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Chardonnay Friuli DOC Grave
It was possible to trace the origin of Chardonnay through the analysis of nuclear DNA microsatellite markers. This vine surely comes from a cross between Pinot Nero and white Gouais.
Its remote origin is the Dalmatia from where it was brought to France by the Roman legions led by Probus. The Chardonnay grape has found his favourite residence in Burgundy, in Bordeaux (Graves) and in Champagne.
In Italy its introduction dates back in the late 800 in Trentino, with the name of Pinot-Chardonnay, thanks to the Austrian government through the Agricultural Institute of San Michele.
The subsequent diffusion of this grape variety in Trentino and in part of Friuli was the result of the intuition and knowledge of the European wine production of Giulio Ferrari who, in his dual capacity as a nurseryman and producer of sparkling wines, had understood the potential qualities of Chardonnay.
The first implants of a certain size were made in Sorni di Lavis and around Trento in the mid 20s.
Tasting Notes
At the sight it has a very intense straw yellow colour.
Approaching it to the nose it reveals a wide range of delicate flavours, but persistent; buttery aromas, scents of apple, acacia flowers, fresh bread crust. In the end we perceive toasty and vanilla notes.
To the palate is fresh, mineral and savoury. All the aromas perceived by the sense of smell are confirmed in the taste analysis, giving a velvety, soft, round and full sensation. Very persistent with a finish of sweet vanilla, given by the small percentage of wine that has been aged in wooden barrels.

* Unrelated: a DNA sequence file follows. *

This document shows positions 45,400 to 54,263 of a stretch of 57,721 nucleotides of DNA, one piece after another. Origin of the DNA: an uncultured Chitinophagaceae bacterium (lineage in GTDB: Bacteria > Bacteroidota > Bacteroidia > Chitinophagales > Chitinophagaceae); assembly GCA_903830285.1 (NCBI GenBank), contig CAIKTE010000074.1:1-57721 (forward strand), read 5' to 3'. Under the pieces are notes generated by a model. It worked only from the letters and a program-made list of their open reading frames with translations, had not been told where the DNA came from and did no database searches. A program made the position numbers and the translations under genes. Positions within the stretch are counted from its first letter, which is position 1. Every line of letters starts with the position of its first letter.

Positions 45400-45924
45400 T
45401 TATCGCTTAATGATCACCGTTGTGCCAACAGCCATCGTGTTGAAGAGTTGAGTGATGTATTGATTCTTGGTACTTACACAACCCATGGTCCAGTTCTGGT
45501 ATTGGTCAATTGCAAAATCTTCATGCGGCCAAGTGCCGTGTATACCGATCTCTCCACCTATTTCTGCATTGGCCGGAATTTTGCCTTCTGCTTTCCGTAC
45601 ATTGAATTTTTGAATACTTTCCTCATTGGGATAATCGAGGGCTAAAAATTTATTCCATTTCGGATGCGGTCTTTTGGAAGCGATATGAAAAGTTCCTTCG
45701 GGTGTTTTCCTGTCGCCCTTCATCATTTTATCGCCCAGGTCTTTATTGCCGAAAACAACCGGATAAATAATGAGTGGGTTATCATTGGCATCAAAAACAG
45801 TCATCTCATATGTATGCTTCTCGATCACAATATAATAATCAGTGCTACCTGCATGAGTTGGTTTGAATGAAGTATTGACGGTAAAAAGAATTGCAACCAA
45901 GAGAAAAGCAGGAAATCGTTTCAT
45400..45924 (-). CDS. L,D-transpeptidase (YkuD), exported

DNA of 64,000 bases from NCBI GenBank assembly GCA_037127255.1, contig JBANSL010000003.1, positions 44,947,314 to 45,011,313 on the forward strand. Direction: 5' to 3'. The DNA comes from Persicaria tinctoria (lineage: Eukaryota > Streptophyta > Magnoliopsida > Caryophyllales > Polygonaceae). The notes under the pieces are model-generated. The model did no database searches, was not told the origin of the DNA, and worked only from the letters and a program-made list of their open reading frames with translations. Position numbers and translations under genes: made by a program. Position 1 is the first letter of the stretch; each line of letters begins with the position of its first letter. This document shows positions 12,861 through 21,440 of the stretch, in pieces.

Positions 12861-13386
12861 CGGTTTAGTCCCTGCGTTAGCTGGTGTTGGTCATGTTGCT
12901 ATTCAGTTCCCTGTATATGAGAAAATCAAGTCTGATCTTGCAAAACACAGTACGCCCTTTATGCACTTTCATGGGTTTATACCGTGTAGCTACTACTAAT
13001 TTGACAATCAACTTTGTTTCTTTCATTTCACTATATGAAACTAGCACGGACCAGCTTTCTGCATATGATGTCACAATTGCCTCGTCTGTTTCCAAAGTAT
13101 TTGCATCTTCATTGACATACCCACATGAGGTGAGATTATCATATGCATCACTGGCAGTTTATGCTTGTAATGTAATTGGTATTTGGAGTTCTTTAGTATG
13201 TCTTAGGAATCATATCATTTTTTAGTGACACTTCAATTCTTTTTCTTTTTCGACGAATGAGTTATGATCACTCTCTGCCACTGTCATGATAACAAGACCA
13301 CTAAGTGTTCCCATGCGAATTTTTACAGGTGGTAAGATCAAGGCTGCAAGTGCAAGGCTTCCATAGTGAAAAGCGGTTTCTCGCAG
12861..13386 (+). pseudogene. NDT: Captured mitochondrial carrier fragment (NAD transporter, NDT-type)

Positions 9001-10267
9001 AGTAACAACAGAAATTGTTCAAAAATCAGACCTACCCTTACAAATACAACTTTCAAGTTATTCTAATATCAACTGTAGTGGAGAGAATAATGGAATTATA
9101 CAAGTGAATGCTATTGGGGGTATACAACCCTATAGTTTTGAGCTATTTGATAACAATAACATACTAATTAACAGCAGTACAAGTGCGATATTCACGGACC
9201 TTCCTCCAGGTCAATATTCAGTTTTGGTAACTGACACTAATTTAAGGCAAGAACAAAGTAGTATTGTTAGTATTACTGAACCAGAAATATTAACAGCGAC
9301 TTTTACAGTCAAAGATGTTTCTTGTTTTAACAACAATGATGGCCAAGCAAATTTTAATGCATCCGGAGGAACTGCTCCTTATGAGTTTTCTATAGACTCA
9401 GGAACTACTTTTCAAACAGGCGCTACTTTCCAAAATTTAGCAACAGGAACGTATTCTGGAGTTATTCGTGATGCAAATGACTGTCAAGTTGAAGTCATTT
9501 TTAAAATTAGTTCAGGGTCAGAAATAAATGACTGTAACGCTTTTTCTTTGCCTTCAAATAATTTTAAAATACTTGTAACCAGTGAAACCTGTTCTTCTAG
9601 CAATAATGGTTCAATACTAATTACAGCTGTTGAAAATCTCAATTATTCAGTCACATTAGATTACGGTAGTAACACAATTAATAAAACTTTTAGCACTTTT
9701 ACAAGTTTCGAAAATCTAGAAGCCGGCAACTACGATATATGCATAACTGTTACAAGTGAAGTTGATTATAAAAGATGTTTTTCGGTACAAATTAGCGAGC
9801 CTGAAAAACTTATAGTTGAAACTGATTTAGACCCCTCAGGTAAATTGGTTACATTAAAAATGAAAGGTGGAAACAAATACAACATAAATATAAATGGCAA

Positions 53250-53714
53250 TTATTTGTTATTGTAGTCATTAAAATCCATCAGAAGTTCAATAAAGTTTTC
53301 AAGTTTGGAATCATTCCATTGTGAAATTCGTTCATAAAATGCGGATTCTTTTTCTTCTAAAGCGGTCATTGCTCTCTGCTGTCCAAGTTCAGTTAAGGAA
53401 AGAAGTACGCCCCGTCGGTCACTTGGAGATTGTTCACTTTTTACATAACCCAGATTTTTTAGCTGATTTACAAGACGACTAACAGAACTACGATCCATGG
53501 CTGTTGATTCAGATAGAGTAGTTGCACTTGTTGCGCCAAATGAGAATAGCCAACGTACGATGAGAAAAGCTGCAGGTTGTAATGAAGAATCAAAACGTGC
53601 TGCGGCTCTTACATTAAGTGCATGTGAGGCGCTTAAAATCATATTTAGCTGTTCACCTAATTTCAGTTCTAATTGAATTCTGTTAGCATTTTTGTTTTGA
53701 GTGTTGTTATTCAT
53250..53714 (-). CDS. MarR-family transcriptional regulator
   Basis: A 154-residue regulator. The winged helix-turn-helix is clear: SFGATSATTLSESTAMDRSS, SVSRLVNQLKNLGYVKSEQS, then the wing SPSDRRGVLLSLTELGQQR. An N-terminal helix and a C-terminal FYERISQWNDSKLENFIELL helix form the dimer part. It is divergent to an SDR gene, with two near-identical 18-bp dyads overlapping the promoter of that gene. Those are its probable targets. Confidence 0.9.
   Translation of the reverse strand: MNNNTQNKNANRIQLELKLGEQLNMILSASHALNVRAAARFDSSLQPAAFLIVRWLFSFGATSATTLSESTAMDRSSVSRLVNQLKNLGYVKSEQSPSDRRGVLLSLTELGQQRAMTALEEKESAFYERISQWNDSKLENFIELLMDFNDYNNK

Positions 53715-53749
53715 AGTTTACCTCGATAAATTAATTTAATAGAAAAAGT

Chardonnay Friuli DOC Grave
When to drink
It is the most international of the wines for his pleasure and for its wide possibilities of combinations.
For its freshness this wine is a perfect match for appetizers, especially based on fish.
In the first courses it is recommended for soups based on vegetables, especially if they contain fish, such as a velvet sauce of zucchini or chickpeas with prawns, fish soup, couscous with fish, seafood risotto, risotto with artichokes, pasta with vegetables.
In the second courses, because of its cleaning properties of the palate, fish, chicken or pork dishes are fine, especially when accompanied with cream sauces, while basic sauces with tomato don’t go absolutely well because the sharp acidity of the tomato contrasts too much with the buttery characteristic of Chardonnay.